Probing the electrical properties of highly-doped Al:ZnO nanowire ensembles

Handle URI:
http://hdl.handle.net/10754/599407
Title:
Probing the electrical properties of highly-doped Al:ZnO nanowire ensembles
Authors:
Noriega, Rodrigo; Rivnay, Jonathan; Goris, Ludwig; Kälblein, Daniel; Klauk, Hagen; Kern, Klaus; Thompson, Linda M.; Palke, Aaron C.; Stebbins, Jonathan F.; Jokisaari, Jacob R.; Kusinski, Greg; Salleo, Alberto
Abstract:
The analysis of transparent conducting oxide nanostructures suffers from a lack of high throughput yet quantitatively sensitive set of analytical techniques that can properly assess their electrical properties and serve both as characterization and diagnosis tools. This is addressed by applying a comprehensive set of characterization techniques to study the electrical properties of solution-grown Al-doped ZnO nanowires as a function of composition from 0 to 4 at. % Al:Zn. Carrier mobility and charge density extracted from sensitive optical absorption measurements are in agreement with those extracted from single-wire field-effect transistor devices. The mobility in undoped nanowires is 28 cm2 /V s and decreases to ∼14 cm2 /V s at the highest doping density, though the carrier density remains approximately constant (1020 cm-3) due to limited dopant activation or the creation of charge-compensating defects. Additionally, the local geometry of the Al dopant is studied by nuclear magnetic resonance, showing the occupation of a variety of dopant sites. © 2010 American Institute of Physics.
Citation:
Noriega R, Rivnay J, Goris L, Kälblein D, Klauk H, et al. (2010) Probing the electrical properties of highly-doped Al:ZnO nanowire ensembles. Journal of Applied Physics 107: 074312. Available: http://dx.doi.org/10.1063/1.3360930.
Publisher:
AIP Publishing
Journal:
Journal of Applied Physics
Issue Date:
2010
DOI:
10.1063/1.3360930
Type:
Article
ISSN:
0021-8979
Sponsors:
This research was supported by the King Abdullah University of Science and Technology (KAUST) : Global Research Partnership (GRP) through the Center for Advanced Molecular Photovoltaics (CAMP), the Global Climate and Energy Project (GCEP) through Stanford University and the Department of Energy (Solar America Initiative). We thank Ted Trigg for his collaboration and Craig H. Peters for helpful discussions in preparing this manuscript.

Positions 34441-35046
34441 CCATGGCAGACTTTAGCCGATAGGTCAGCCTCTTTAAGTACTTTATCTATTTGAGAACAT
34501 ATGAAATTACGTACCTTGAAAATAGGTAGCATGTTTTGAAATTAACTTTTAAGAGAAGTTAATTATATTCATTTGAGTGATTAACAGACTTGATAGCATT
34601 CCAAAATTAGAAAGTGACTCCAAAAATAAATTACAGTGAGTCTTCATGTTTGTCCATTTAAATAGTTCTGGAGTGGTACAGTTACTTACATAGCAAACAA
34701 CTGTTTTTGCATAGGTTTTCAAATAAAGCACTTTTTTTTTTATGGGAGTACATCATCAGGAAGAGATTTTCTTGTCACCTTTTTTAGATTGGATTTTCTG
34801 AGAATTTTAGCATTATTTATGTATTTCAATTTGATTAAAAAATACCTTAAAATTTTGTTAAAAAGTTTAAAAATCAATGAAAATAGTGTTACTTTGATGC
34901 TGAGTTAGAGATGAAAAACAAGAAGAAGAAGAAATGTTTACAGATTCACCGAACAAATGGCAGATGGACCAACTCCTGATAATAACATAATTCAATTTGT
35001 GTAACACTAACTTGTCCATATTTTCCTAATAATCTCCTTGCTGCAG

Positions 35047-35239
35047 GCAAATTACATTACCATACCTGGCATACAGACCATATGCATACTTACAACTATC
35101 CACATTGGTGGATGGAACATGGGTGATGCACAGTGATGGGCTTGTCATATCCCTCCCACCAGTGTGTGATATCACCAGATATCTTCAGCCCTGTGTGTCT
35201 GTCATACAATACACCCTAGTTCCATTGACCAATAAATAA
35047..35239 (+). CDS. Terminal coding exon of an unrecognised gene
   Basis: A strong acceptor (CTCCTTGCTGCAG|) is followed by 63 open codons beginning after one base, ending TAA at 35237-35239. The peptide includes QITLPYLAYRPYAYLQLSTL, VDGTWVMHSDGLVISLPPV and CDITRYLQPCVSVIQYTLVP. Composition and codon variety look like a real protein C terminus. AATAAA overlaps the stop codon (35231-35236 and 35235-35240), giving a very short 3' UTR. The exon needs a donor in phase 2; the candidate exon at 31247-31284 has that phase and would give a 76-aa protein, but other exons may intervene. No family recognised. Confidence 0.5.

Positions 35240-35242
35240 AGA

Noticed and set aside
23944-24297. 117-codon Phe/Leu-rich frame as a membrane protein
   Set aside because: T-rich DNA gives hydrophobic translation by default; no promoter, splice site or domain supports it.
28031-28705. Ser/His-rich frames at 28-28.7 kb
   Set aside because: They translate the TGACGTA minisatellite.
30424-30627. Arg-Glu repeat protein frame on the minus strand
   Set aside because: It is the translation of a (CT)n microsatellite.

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Full metadata record

DC FieldValue Language
dc.contributor.authorNoriega, Rodrigoen
dc.contributor.authorRivnay, Jonathanen
dc.contributor.authorGoris, Ludwigen
dc.contributor.authorKälblein, Danielen
dc.contributor.authorKlauk, Hagenen
dc.contributor.authorKern, Klausen
dc.contributor.authorThompson, Linda M.en
dc.contributor.authorPalke, Aaron C.en
dc.contributor.authorStebbins, Jonathan F.en
dc.contributor.authorJokisaari, Jacob R.en
dc.contributor.authorKusinski, Gregen
dc.contributor.authorSalleo, Albertoen
dc.date.accessioned2016-02-28T05:50:33Zen
dc.date.available2016-02-28T05:50:33Zen
dc.date.issued2010en
dc.identifier.citationNoriega R, Rivnay J, Goris L, Kälblein D, Klauk H, et al. (2010) Probing the electrical properties of highly-doped Al:ZnO nanowire ensembles. Journal of Applied Physics 107: 074312. Available: http://dx.doi.org/10.1063/1.3360930.en
dc.identifier.issn0021-8979en
dc.identifier.doi10.1063/1.3360930en
dc.identifier.urihttp://hdl.handle.net/10754/599407en
dc.description.abstractThe analysis of transparent conducting oxide nanostructures suffers from a lack of high throughput yet quantitatively sensitive set of analytical techniques that can properly assess their electrical properties and serve both as characterization and diagnosis tools. This is addressed by applying a comprehensive set of characterization techniques to study the electrical properties of solution-grown Al-doped ZnO nanowires as a function of composition from 0 to 4 at. % Al:Zn. Carrier mobility and charge density extracted from sensitive optical absorption measurements are in agreement with those extracted from single-wire field-effect transistor devices. The mobility in undoped nanowires is 28 cm2 /V s and decreases to ∼14 cm2 /V s at the highest doping density, though the carrier density remains approximately constant (1020 cm-3) due to limited dopant activation or the creation of charge-compensating defects. Additionally, the local geometry of the Al dopant is studied by nuclear magnetic resonance, showing the occupation of a variety of dopant sites. © 2010 American Institute of Physics.en
dc.description.sponsorshipThis research was supported by the King Abdullah University of Science and Technology (KAUST) : Global Research Partnership (GRP) through the Center for Advanced Molecular Photovoltaics (CAMP), the Global Climate and Energy Project (GCEP) through Stanford University and the Department of Energy (Solar America Initiative). We thank Ted Trigg for his collaboration and Craig H. Peters for helpful discussions in preparing this manuscript.en
dc.publisherAIP Publishingen
dc.titleProbing the electrical properties of highly-doped Al:ZnO nanowire ensemblesen
dc.typeArticleen
dc.identifier.journalJournal of Applied Physicsen
dc.contributor.institutionStanford University, Palo Alto, United Statesen
dc.contributor.institutionMax Planck Institute for Solid State Research, Stuttgart, Germanyen
dc.contributor.institutionEcole Polytechnique Federale de Lausanne, Lausanne, Switzerlanden
dc.contributor.institutionClemson University, Clemson, United Statesen
kaust.grant.fundedcenterCenter for Advanced Molecular Photovoltaics (CAMP)en
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